The Oaken Heart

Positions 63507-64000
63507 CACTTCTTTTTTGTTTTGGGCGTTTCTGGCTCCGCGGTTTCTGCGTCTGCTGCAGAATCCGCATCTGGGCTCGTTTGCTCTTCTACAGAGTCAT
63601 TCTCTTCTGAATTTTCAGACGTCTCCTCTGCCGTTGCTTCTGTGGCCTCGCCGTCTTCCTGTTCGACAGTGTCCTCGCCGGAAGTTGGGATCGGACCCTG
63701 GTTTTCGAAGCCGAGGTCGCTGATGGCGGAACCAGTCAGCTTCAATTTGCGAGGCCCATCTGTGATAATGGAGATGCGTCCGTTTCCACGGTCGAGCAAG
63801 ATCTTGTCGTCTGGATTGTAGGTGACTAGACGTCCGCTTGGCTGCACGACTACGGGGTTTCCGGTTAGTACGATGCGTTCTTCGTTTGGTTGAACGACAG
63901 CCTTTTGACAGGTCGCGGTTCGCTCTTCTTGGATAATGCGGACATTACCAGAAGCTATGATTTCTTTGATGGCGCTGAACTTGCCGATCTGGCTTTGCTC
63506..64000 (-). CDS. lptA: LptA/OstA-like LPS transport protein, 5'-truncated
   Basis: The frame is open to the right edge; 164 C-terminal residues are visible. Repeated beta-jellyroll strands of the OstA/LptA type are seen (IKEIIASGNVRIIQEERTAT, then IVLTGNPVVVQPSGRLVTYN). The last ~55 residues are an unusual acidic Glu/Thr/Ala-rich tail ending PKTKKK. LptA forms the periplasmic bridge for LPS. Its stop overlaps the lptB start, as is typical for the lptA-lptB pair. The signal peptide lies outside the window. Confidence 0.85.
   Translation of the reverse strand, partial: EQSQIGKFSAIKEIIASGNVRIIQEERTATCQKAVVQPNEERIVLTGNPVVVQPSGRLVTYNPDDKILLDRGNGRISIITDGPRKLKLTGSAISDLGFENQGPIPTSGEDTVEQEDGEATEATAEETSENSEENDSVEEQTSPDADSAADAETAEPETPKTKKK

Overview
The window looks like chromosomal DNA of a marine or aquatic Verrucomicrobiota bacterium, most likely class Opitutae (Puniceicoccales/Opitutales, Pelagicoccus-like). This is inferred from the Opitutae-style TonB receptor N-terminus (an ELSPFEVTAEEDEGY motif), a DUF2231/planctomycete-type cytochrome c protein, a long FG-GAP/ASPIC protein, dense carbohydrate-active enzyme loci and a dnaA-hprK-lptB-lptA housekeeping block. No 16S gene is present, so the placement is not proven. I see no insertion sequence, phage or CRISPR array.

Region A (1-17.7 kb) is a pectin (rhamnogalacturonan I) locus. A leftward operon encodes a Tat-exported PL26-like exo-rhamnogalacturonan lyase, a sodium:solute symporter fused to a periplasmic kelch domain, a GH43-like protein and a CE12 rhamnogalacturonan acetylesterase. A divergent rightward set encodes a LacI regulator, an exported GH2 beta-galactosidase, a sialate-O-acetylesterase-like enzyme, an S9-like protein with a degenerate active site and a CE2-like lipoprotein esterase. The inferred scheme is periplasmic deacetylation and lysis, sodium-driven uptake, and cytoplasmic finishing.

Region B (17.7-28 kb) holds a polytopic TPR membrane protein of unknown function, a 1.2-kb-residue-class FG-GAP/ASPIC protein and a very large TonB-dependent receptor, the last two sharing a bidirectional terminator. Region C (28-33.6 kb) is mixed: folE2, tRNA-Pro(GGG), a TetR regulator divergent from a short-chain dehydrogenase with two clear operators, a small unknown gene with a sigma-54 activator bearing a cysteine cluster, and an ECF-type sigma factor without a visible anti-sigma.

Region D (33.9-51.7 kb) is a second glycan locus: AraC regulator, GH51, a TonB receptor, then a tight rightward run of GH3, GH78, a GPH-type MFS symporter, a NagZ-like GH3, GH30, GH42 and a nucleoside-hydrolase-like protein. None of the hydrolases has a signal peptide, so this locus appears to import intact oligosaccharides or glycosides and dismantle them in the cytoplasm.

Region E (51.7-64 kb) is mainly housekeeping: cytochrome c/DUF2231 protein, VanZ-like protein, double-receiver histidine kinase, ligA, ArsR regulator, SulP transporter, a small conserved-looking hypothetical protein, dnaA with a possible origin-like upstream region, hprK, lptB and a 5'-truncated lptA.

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The Oaken Heart is Margery Allingham’s only published work of non-fiction. It was written over the ‘noisy bomb-filled winter’ of 1940 – 1941 but covers the period from August 1938 when war first seemed a real possibility. Allingham was living in the Essex village of Tolleshunt D’Arcy which she nicknamed ‘Auburn’ after Oliver Goldsmith’s The Deserted Village. She was already an established detective novelist when war broke out in 1939 but quickly found herself acting as village billeting officer and first aid organiser. Her house became the Air Raid Precautions Post and it was not long before troops were billeted there – officers in the house, two hundred men in the strip of meadow she was keeping to make hay. Allingham was at work on a thriller, Traitor’s Purse, but found it harder and harder to concentrate on fiction when the world around her was threatening to become a thriller in its own right. She expressed some of her emotions in her diary, others in letters to her American publisher. He was so impressed that he asked her to extend her reports into a book in order that his fellow citizens could gain some understanding of what the war felt like to the ordinary British people. “She speaks for England, I think” he wrote to a colleague. Allingham’s account focussed on the process of mental ‘hardening-up’ that she and her neighbours experienced as they realised firstly that war was inevitable and secondly that invasion was a real possibility. As the continental countries fell to Hitler’s Blitzkreig the people of ‘Auburn’ were shocked, confused, frightened and then determined that the same should not happen to them. The Oaken Heart is an authentic, completely credible, insider’s view of the Battle of Britain spirit and the practical ways in which people worked together voluntarily to counter a terrifying threat.